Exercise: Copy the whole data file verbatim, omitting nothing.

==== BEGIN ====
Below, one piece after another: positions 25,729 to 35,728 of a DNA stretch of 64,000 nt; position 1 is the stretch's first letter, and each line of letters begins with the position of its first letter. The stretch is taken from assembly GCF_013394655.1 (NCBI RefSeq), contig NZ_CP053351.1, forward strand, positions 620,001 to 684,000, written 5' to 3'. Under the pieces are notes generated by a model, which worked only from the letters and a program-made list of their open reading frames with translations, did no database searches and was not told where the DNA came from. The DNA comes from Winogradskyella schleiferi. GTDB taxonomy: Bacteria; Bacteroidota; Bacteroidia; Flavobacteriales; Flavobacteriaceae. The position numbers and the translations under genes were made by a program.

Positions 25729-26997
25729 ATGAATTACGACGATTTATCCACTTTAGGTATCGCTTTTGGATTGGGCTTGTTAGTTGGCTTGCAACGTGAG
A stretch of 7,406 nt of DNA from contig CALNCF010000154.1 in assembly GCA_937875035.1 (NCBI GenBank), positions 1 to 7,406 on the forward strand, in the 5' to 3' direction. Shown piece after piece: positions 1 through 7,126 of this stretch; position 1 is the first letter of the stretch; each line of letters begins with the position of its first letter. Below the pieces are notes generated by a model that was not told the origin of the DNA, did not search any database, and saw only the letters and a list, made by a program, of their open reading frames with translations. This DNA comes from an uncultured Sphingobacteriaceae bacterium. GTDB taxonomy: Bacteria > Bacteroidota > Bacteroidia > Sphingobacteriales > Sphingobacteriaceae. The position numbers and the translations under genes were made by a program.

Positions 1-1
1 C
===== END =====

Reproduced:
Below, one piece after another: positions 25,729 to 35,728 of a DNA stretch of 64,000 nt; position 1 is the stretch's first letter, and each line of letters begins with the position of its first letter. The stretch is taken from assembly GCF_013394655.1 (NCBI RefSeq), contig NZ_CP053351.1, forward strand, positions 620,001 to 684,000, written 5' to 3'. Under the pieces are notes generated by a model, which worked only from the letters and a program-made list of their open reading frames with translations, did no database searches and was not told where the DNA came from. The DNA comes from Winogradskyella schleiferi. GTDB taxonomy: Bacteria; Bacteroidota; Bacteroidia; Flavobacteriales; Flavobacteriaceae. The position numbers and the translations under genes were made by a program.

Positions 25729-26997
25729 ATGAATTACGACGATTTATCCACTTTAGGTATCGCTTTTGGATTGGGCTTGTTAGTTGGCTTGCAACGTGAG
A stretch of 7,406 nt of DNA from contig CALNCF010000154.1 in assembly GCA_937875035.1 (NCBI GenBank), positions 1 to 7,406 on the forward strand, in the 5' to 3' direction. Shown piece after piece: positions 1 through 7,126 of this stretch; position 1 is the first letter of the stretch; each line of letters begins with the position of its first letter. Below the pieces are notes generated by a model that was not told the origin of the DNA, did not search any database, and saw only the letters and a list, made by a program, of their open reading frames with translations. This DNA comes from an uncultured Sphingobacteriaceae bacterium. GTDB taxonomy: Bacteria > Bacteroidota > Bacteroidia > Sphingobacteriales > Sphingobacteriaceae. The position numbers and the translations under genes were made by a program.

Positions 1-1
1 C